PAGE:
If a device is stolen and the thief were to gain access to an account with local admin privileges, the damage could be endless. This is especially true for a business that is not utilizing security measures such as Multi-Factor Authentication (MFA) or Password Managers. 

Once a hacker has breached your computer they could download malware, spyware, or even ransomware. Resulting in computer files being locked, credentials being stolen, or even a virus spreading throughout your entire network.

Visit our website here to learn more about Local Admin Privileges.

 

Databranch Can Help

There are key digital solutions we can put in place to keep your business safer from online threats. Contact us today at at 716-373-4467 x115 or info@databranch.com to schedule a chat about mobile security.

 

Content provided curtesy of Cyberstone.

 

 

 

The need to back up data has been around since floppy disks. Data loss happens due to viruses, hard drive crashes, and other mishaps. Most people using any type of technology have experienced data loss at least once.

There are about 140,000 hard drive crashes in the US weekly. Every five years, 20% of SMBs suffer data loss due to a major disaster. How would you business be effected if you lost most of your critical business data? Visit our website here to set your Recovery Time Objectives (RTO) and calculate your recovery cost.

This increate in data loss has helped to drive a robust cloud backup market that continues to grow.

But one thing that’s changed with data backup in the last few years is security. Simply backing up data so you don’t lose it, isn’t enough anymore. Backing up has morphed into data protection.

What does this mean?

It means that backups need more cybersecurity protection. They face threats such as sleeper ransomware and supply chain attacks. Cloud-based backup has the benefit of being convenient, accessible, and effective. But there is also a need for certain security considerations with an online service.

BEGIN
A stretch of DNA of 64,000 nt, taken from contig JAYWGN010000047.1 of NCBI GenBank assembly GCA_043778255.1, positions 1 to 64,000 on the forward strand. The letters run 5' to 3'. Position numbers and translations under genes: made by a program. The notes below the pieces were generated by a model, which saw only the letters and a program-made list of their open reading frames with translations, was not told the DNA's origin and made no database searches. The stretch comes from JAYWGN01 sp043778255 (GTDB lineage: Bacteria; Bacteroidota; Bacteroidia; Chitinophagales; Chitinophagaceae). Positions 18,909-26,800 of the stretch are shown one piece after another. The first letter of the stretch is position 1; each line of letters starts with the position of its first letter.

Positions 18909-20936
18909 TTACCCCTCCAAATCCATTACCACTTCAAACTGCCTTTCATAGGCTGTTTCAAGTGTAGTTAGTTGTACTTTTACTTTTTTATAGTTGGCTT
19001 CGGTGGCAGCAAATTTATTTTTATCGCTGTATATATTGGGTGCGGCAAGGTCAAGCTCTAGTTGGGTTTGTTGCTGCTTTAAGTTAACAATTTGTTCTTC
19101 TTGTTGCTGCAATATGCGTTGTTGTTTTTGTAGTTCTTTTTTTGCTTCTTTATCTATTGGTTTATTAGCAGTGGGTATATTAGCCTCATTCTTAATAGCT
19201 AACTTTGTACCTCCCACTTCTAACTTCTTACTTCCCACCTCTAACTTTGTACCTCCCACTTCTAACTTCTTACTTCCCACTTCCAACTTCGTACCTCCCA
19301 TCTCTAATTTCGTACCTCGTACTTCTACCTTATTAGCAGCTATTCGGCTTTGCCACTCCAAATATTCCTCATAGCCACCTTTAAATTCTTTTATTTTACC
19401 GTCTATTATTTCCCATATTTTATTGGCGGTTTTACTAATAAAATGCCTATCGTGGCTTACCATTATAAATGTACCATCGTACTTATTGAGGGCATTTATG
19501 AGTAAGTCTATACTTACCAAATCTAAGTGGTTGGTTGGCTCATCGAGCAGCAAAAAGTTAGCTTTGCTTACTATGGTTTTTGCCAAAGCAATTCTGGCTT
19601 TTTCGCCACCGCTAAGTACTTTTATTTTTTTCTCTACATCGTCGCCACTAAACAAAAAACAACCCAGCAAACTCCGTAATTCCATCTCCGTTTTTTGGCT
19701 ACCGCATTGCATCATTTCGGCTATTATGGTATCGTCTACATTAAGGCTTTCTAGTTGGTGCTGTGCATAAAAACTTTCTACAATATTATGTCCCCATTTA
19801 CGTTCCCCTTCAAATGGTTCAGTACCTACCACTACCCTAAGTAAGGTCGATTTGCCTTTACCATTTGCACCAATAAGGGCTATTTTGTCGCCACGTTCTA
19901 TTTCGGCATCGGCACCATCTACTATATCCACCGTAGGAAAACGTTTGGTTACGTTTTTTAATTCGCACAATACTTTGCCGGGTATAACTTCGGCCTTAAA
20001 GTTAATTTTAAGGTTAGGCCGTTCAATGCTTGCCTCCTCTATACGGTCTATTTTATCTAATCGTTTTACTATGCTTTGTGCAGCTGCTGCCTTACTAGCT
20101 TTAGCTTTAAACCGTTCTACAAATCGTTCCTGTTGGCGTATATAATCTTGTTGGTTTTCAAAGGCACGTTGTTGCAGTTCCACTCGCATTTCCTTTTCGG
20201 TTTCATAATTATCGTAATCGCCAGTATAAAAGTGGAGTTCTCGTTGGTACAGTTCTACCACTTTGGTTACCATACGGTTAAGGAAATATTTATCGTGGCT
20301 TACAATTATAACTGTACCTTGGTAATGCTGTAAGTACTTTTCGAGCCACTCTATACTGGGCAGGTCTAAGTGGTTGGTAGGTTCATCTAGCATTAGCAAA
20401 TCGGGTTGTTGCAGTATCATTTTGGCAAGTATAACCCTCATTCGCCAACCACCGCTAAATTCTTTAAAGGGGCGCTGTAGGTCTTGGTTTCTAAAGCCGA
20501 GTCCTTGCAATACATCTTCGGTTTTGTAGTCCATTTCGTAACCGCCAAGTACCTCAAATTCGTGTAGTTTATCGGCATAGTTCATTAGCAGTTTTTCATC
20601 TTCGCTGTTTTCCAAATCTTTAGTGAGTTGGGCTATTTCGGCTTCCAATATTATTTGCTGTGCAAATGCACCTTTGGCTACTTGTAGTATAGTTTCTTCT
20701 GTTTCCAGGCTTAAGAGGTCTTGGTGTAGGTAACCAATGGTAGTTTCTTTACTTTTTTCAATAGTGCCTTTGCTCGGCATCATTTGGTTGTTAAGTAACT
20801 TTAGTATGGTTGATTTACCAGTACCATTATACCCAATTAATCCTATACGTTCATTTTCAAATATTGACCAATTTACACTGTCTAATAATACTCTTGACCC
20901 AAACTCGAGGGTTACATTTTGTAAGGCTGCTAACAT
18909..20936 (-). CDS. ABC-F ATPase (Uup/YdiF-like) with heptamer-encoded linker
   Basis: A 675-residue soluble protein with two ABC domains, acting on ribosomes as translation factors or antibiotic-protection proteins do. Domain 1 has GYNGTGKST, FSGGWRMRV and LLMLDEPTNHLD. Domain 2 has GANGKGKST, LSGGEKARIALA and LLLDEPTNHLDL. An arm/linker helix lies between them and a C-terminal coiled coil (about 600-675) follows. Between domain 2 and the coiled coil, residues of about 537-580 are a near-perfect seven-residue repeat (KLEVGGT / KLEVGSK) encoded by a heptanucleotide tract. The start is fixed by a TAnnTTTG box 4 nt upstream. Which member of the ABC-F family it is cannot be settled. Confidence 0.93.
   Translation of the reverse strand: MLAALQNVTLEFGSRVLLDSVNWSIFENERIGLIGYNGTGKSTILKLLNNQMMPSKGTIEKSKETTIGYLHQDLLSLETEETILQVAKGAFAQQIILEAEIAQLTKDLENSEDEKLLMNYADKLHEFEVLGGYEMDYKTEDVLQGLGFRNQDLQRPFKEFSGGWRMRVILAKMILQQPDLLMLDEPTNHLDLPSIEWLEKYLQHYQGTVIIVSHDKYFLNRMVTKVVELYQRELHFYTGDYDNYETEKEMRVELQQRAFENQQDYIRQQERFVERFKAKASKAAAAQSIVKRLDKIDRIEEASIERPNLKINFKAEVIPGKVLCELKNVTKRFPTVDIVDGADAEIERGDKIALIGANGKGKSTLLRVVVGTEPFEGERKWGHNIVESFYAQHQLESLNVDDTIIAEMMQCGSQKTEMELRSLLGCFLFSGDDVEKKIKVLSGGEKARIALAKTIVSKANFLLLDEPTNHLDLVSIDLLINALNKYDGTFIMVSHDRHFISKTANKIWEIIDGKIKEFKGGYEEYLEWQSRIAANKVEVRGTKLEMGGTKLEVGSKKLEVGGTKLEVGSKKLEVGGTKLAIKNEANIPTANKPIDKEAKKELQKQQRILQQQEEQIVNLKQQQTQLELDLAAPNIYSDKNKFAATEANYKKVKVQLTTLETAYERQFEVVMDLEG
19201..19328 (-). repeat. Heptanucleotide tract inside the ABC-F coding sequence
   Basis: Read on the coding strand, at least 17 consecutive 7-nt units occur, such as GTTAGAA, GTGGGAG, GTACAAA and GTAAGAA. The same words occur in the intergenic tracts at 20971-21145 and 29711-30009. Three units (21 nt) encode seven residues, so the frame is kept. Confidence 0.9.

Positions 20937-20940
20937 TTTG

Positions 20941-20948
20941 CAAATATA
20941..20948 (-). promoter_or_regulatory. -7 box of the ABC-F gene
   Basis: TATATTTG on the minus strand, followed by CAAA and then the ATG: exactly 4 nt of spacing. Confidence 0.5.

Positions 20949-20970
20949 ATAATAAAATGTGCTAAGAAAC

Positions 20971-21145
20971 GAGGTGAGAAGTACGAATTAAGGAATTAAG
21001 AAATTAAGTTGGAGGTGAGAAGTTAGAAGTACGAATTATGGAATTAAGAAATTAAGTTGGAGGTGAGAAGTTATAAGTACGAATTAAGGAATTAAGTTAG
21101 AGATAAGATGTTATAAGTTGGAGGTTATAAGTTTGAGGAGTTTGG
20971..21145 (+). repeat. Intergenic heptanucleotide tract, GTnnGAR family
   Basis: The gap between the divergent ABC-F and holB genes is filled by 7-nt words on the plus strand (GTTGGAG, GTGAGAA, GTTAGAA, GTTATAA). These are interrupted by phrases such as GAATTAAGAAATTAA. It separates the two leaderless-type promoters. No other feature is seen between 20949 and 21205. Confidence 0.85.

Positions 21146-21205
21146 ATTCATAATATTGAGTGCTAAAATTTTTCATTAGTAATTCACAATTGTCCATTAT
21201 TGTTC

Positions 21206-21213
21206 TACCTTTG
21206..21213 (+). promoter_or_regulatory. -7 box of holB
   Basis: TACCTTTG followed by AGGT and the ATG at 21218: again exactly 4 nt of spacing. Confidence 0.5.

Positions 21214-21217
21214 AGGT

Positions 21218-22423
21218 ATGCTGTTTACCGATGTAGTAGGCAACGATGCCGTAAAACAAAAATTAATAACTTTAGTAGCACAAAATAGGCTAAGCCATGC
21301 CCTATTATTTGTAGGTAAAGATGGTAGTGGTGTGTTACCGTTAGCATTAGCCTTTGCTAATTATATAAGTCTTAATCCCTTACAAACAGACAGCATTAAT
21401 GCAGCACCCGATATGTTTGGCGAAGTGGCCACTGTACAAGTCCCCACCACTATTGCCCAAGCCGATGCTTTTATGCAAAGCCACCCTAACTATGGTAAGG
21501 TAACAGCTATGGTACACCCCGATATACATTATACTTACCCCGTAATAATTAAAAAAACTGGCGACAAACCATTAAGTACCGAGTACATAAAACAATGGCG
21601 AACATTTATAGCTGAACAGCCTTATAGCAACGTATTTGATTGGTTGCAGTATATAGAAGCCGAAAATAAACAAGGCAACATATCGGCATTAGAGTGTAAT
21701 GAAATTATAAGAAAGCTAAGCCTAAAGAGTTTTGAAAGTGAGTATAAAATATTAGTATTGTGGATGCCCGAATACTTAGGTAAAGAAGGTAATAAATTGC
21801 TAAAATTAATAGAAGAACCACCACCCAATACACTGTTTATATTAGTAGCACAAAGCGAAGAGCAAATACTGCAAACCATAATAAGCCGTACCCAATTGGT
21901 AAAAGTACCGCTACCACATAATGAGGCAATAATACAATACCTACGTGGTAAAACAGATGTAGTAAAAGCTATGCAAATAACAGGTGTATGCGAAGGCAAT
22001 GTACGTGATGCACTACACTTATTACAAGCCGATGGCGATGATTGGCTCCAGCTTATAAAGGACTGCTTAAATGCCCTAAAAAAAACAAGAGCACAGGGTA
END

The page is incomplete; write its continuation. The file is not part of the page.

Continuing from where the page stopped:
Companies need to consider data protection when planning a backup and recovery strategy. The security tools used nowadays have to protect against the growing number of threats.

Some of the modern threats to data backups include:

  • Data Center Outage: The “cloud” basically means data on a server. That server is internet accessible. Those servers can crash. Data centers holding the servers can also have outages.
  • Sleeper Ransomware: This type of ransomware stays silent after infecting a device. The goal is to have it infect all backups. Then, when it’s activated, the victim doesn’t have a clean backup to restore.
  • Supply Chain Attacks: Supply chain attacks have been growing. They include attacks on cloud vendors that companies use. Those vendors suffer a cyberattack that then spreads throughout their clients.
  • Misconfiguration: Misconfiguration of security settings can be a problem. It can allow attackers to gain access to cloud storage. Those attackers can then download and delete files as they like. Visit our website here to read more about the Misconfiguration of Cloud Applications.

 

What to Look for in a Data Protection Backup System

Just backing up data isn’t enough. You need to make sure the application you use provides adequate data protection. Here are some of the things to look for when reviewing a backup solution.

Ransomware Prevention

Ransomware can spread throughout a network to infect any data that exists. This includes data on computers, servers, and mobile devices. It also includes data in cloud platforms syncing with those devices.

95% of ransomware attacks also try to infect data backup systems.